The SA Commercial Kangaroo Management Plans breach the Environment Protection and Biodiversity Conservation Act 1999 (EPBC Act) and the National Parks and Wildlife Act 1972 (NPW Act) and should never have been approved. The approval of the South Australian Commercial Kangaroo Management Plans breaches the EPBC Act 1999 and the NPW Act.
A study of the Quota Reports for Commercial Kangaroo Harvest in South Australia from 2012 to 2020 reveals that:
- the harvest zones of Marla – Oodnadatta, Marree (outside dog fence), Murray Mallee, Eyre West and Eyre East are meant to be surveyed every three years. However, these surveys have not been completed. According to released reports, these zones have not been surveyed during the last decade.
- the harvest zones of Kingoonya and Marree (inside dog fence) were not surveyed during 2017 due to a harvest below 50% for the previous five years. When the harvest falls below 50% for the previous five-years the implication is low kangaroo numbers. Instead of surveying these zones, the SA government chose to suspend annual surveys.
- quotas set decimate kangaroo populations. For instance:
- in the 2019 Quota Report, the estimated population of red kangaroos in the mid-north zone was 6,227. According to Hacker et al (2004) this population of kangaroos was at risk of extinction. In 2019, the quota was set at 1,000 and 1,500 in 2020.
- in the 2019 Quota Report, the estimated population of western grey kangaroos in the North-East Pastoral zone was 91,828. A year later, the estimated population was 20,756. Numbers fell by 71,072 or 78%. Even so, the 2020 quota was set at 10% or 2,100.
A wildlife trade can only be approved if it complies with the EPBC Act Sect 303FN (3) (b) the operation will not be detrimental to: (i) the survival of a taxon to which the operation relates. “Taxon” means any taxonomic category (for example, a species or a genus), and includes a particular population.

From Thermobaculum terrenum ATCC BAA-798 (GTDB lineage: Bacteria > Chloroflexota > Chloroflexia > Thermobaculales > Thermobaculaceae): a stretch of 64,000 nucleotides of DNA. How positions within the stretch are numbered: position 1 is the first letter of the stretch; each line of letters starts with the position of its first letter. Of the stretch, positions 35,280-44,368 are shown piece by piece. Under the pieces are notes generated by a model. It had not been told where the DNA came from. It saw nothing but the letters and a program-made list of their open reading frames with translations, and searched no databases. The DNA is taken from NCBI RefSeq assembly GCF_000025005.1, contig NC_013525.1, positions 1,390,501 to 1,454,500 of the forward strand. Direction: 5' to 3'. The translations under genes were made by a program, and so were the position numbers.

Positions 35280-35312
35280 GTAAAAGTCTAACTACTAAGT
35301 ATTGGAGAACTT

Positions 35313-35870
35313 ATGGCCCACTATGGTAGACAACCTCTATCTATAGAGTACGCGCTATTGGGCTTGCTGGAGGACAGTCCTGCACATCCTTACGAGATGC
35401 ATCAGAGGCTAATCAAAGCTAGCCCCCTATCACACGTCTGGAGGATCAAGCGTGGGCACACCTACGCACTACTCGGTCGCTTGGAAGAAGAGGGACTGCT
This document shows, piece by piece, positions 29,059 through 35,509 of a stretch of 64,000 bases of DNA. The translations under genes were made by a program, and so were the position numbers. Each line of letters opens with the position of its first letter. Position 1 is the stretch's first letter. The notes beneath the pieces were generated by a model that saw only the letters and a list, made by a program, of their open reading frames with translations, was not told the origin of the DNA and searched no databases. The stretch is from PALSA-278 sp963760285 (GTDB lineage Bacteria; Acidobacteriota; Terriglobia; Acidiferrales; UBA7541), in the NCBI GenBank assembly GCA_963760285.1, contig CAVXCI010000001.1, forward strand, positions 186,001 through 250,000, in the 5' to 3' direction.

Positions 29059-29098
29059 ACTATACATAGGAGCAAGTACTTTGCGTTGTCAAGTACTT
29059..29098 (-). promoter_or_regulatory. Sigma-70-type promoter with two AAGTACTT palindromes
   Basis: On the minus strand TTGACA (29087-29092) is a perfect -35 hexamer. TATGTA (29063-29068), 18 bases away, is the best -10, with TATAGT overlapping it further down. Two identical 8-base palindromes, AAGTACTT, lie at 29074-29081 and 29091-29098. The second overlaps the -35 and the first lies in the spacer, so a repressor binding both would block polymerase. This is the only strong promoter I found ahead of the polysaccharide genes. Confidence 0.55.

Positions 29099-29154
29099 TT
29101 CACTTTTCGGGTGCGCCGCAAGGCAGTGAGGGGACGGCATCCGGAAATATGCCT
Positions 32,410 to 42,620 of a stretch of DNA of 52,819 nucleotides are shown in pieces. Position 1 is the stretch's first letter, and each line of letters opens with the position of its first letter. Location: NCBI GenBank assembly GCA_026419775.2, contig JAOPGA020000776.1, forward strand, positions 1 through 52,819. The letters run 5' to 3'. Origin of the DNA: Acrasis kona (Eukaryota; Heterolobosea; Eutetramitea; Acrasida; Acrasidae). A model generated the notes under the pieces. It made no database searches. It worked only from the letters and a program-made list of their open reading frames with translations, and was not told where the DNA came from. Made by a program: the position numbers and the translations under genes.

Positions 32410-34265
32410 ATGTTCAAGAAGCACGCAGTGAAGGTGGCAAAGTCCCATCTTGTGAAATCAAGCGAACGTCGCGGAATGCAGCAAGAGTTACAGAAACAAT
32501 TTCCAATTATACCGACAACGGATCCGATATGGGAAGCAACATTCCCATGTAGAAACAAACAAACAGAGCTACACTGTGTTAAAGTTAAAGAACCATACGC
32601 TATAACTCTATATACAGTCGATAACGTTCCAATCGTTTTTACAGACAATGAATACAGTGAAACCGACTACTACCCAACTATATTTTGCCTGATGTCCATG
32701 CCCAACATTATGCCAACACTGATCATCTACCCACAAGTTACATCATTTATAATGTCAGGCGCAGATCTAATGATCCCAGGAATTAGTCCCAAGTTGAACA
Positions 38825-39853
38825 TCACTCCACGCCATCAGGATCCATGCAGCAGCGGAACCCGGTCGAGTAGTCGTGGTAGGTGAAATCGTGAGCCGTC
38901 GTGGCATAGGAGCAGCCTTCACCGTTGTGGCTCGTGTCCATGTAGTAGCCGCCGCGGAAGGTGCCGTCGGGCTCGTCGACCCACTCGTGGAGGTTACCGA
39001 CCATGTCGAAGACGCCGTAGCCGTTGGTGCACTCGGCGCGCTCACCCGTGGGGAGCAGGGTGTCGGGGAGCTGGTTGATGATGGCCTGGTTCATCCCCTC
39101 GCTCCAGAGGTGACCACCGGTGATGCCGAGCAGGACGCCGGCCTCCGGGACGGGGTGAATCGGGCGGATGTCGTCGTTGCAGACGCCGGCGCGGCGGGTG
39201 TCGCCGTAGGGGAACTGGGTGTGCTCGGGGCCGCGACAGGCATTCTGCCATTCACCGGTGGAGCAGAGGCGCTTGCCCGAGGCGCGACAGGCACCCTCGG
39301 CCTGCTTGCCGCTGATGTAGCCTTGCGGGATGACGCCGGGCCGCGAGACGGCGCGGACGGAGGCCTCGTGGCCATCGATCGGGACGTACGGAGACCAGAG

SECT 303FO of the EPBC Act, an approved wildlife management plan, states that (3) The Minister must not declare a plan under subsection (2) unless the Minister is satisfied that: (a) the plan is consistent with the objects of this Part; and (b) there has been an assessment of the environmental impact of the activities covered by the plan, including (but not limited to) an assessment of: (i) the status of the species to which the plan relates in the wild…
In 2008, the NT Department of Natural Resources, Environment and the Arts concluded that the sustainable commercial harvest of kangaroos in the Northern Territory is not feasible at this time because kangaroo densities in the Northern Territory are low (1–5 kangaroos/km) to very low (0.1–1 kangaroos/km).
In 2020, red kangaroo densities in South Australia for 5 harvest zones are low (1–5 kangaroos/km) and very low for 6 harvest zones (0–1 kangaroos/km). Only 2 out of the 13 harvest zones have red kangaroo densities higher than 5 kangaroos/km.
In 2020, western grey kangaroo densities in South Australia for 5 harvest zones are low (1–5 kangaroos/km) and very low for 6 harvest zones. Only 2 out of the 13 harvest zones have western grey kangaroo densities higher than 5 kangaroos/km.
In 2020, the Queensland government announced a suspension on the killing of eastern grey kangaroos in the following harvest zones: Central North, Central South and Western. The suspension was announced due to kangaroo densities in these regions being low ((1–5 kangaroos/km) to very low (0–1 kangaroos/km).
In 2020, the NSW government closed four harvest zones for all or some species as a result of kangaroo densities falling below 5 kangaroos/km.
While QLD and NSW governments suspend the harvest of kangaroos when numbers fall below 5 kangaroos/km, the SA government continues the commercial harvest and expands the industry. The QLD and NSW governments work within state and federal legislation, suspending the commercial harvest to ensure the survival of kangaroos. In direct violation of state and federal legislation, the SA government continues and expands the commercial harvest, threatening the future of kangaroo populations.
Clearly the SA Commercial Kangaroo Management Plans breach state and federal legislation because assessments of the status of the species hasn’t been done in a minimum of five harvest zones and the operation will be detrimental to kangaroos due to quotas being set on kangaroo densities considered low and very low. The commercial harvest of kangaroos in South Australia should have been suspended in 2020. Instead, the commercial harvest was expanded to include 2 additional species and all of South Australia.
On another note, according to the Commercial Harvest of Kangaroos Code of Practice, adult kangaroos must be humanely killed by a single gunshot to the head. The above photo reveals that very few kangaroos are killed in this manner. The heads are cut off kangaroos so that no one can tell if a single head shot was the cause of death or not.